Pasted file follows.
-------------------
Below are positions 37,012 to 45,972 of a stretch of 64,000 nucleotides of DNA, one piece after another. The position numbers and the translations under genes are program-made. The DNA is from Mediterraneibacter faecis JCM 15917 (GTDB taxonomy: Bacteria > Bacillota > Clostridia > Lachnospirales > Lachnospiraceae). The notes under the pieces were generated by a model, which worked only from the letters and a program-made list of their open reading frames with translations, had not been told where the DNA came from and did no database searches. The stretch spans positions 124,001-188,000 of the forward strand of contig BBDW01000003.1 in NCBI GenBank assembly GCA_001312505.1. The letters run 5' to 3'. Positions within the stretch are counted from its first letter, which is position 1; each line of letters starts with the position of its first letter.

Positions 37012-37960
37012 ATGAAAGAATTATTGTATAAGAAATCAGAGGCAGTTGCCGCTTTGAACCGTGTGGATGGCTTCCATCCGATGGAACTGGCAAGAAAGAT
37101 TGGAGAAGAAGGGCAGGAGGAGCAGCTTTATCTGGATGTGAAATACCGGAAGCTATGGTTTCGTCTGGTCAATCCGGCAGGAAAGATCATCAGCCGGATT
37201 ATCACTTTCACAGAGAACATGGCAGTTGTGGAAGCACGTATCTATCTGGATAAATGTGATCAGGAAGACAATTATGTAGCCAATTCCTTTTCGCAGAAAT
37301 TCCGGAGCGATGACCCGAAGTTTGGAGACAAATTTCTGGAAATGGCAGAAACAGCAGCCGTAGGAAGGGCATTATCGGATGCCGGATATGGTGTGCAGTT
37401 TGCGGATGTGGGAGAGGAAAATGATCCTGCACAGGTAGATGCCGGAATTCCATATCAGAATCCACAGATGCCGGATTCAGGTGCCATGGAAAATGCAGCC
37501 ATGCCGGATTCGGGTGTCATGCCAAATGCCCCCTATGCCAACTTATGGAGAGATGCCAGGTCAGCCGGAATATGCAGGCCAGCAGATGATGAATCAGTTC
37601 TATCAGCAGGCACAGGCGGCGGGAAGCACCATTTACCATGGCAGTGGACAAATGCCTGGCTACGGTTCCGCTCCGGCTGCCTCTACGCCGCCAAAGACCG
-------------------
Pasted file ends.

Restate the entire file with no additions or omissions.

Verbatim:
Below are positions 37,012 to 45,972 of a stretch of 64,000 nucleotides of DNA, one piece after another. The position numbers and the translations under genes are program-made. The DNA is from Mediterraneibacter faecis JCM 15917 (GTDB taxonomy: Bacteria > Bacillota > Clostridia > Lachnospirales > Lachnospiraceae). The notes under the pieces were generated by a model, which worked only from the letters and a program-made list of their open reading frames with translations, had not been told where the DNA came from and did no database searches. The stretch spans positions 124,001-188,000 of the forward strand of contig BBDW01000003.1 in NCBI GenBank assembly GCA_001312505.1. The letters run 5' to 3'. Positions within the stretch are counted from its first letter, which is position 1; each line of letters starts with the position of its first letter.

Positions 37012-37960
37012 ATGAAAGAATTATTGTATAAGAAATCAGAGGCAGTTGCCGCTTTGAACCGTGTGGATGGCTTCCATCCGATGGAACTGGCAAGAAAGAT
37101 TGGAGAAGAAGGGCAGGAGGAGCAGCTTTATCTGGATGTGAAATACCGGAAGCTATGGTTTCGTCTGGTCAATCCGGCAGGAAAGATCATCAGCCGGATT
37201 ATCACTTTCACAGAGAACATGGCAGTTGTGGAAGCACGTATCTATCTGGATAAATGTGATCAGGAAGACAATTATGTAGCCAATTCCTTTTCGCAGAAAT
37301 TCCGGAGCGATGACCCGAAGTTTGGAGACAAATTTCTGGAAATGGCAGAAACAGCAGCCGTAGGAAGGGCATTATCGGATGCCGGATATGGTGTGCAGTT
37401 TGCGGATGTGGGAGAGGAAAATGATCCTGCACAGGTAGATGCCGGAATTCCATATCAGAATCCACAGATGCCGGATTCAGGTGCCATGGAAAATGCAGCC
37501 ATGCCGGATTCGGGTGTCATGCCAAATGCCCCCTATGCCAACTTATGGAGAGATGCCAGGTCAGCCGGAATATGCAGGCCAGCAGATGATGAATCAGTTC
37601 TATCAGCAGGCACAGGCGGCGGGAAGCACCATTTACCATGGCAGTGGACAAATGCCTGGCTACGGTTCCGCTCCGGCTGCCTCTACGCCGCCAAAGACCG